“You can have all ego, or all non-ego, but in theory you cannot have half one and half the other yet in practice this is exactly what you must have, for everything is both itself and not itself at one and the same time.” ~ Samuel Butler
Ego in Leadership is like being a tight-rope walker. It needs to be delicately balanced.
You need a certain amount of ego as a leader to achieve, to innovate, to have the courage to try something new, and to conquer adversities.
When your ego is out of balance it manifests itself as a lack of self-esteem. Either you are acting with self-doubt or you are acting with false pride. Both are different sides of the same coin.
The leader that is acting out of self-doubt looks for reassurance from others in a more powerful position. They rarely make decisions on their own. They are not helpful to turn to in times of need and will generally avoid conflict of any kind.
The leader that is acting out of false pride is afraid to lose control. They tend to micromanage everything and everyone and their ideas are always the right ones. When they are wrong, they are usually the first to lay the blame on others.
The personal traits that are seen to be positive in leaders that have their ego in balance are seen as negative in leaders that don’t.
Assertive becomes pushy;
Analytical becomes pessimistic;
Flexible becomes pushover;
Charismatic becomes manipulative;
Optimistic becomes unrealistic;
Open minded becomes indiscriminate;
And so on….
How do you keep your ego in balance?
Here are 4 ways to balance your Ego in Leadership:
1) Balance your self interest with the group interest. Put the needs and good of the group before your own. Ask yourself if the decision that you are about to make will benefit the organization and/or employees or is it only serving your own greed and wants.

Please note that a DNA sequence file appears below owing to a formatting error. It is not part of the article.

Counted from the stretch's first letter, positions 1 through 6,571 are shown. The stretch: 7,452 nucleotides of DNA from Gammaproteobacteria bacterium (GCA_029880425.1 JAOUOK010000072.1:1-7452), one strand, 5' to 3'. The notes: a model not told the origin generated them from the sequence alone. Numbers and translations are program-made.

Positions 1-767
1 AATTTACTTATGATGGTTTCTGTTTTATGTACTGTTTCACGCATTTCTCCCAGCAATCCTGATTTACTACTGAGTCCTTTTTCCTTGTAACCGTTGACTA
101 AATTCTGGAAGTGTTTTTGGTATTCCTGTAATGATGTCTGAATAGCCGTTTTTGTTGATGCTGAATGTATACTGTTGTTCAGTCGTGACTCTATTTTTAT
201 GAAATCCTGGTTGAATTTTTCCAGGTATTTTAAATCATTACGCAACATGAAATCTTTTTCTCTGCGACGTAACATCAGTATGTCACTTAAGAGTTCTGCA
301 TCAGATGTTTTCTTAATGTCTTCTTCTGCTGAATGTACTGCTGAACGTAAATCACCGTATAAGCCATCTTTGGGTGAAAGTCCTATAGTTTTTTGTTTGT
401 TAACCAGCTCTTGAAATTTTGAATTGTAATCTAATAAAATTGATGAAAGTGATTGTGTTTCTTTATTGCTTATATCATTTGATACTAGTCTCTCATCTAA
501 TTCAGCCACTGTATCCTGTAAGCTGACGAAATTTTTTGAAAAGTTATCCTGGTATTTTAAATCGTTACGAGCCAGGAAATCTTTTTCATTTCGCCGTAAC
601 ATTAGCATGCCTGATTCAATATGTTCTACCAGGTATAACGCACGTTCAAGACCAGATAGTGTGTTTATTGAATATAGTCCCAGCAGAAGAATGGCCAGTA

2) Recognize your own strengths and limitations. Leaders that have their ego in balance know what they can and cannot do. They don’t delude themselves into thinking they can do everything well. They are confident in their abilities but know when they need the help of people around them. They are not ‘know-it-alls’. They are life-long learners.
3) Admit when you make a mistake. Leaders that have their ego in balance are quick to recognize when they are wrong. They do not hide behind masks of insecurity by denying mistakes or by becoming defensive. When they are wrong they promptly take action to correct the situation. They view failures as bricks in the wall of success.
4) Help to cultivate other leaders. Leaders that have their ego in balance are secure in their position and hire the best people available and help others achieve success. They do not view others as threats to their own status or to their careers. They realize that the more successful everyone is the better the environment.
Do you want to learn more about Ego in Leadership and how you can become a better Leader? Do you have your own suggestions on how to balance Ego in Leadership? Join Dan Forbes and myself, as I co-host the ‘Lead With Giants’ tweet chat this coming Monday, December 2nd, from 7pm to 8pm EST. Follow the hashtag #LeadWithGiants and go to the Lead With Giants website to learn more. Hope to ‘see’ you there!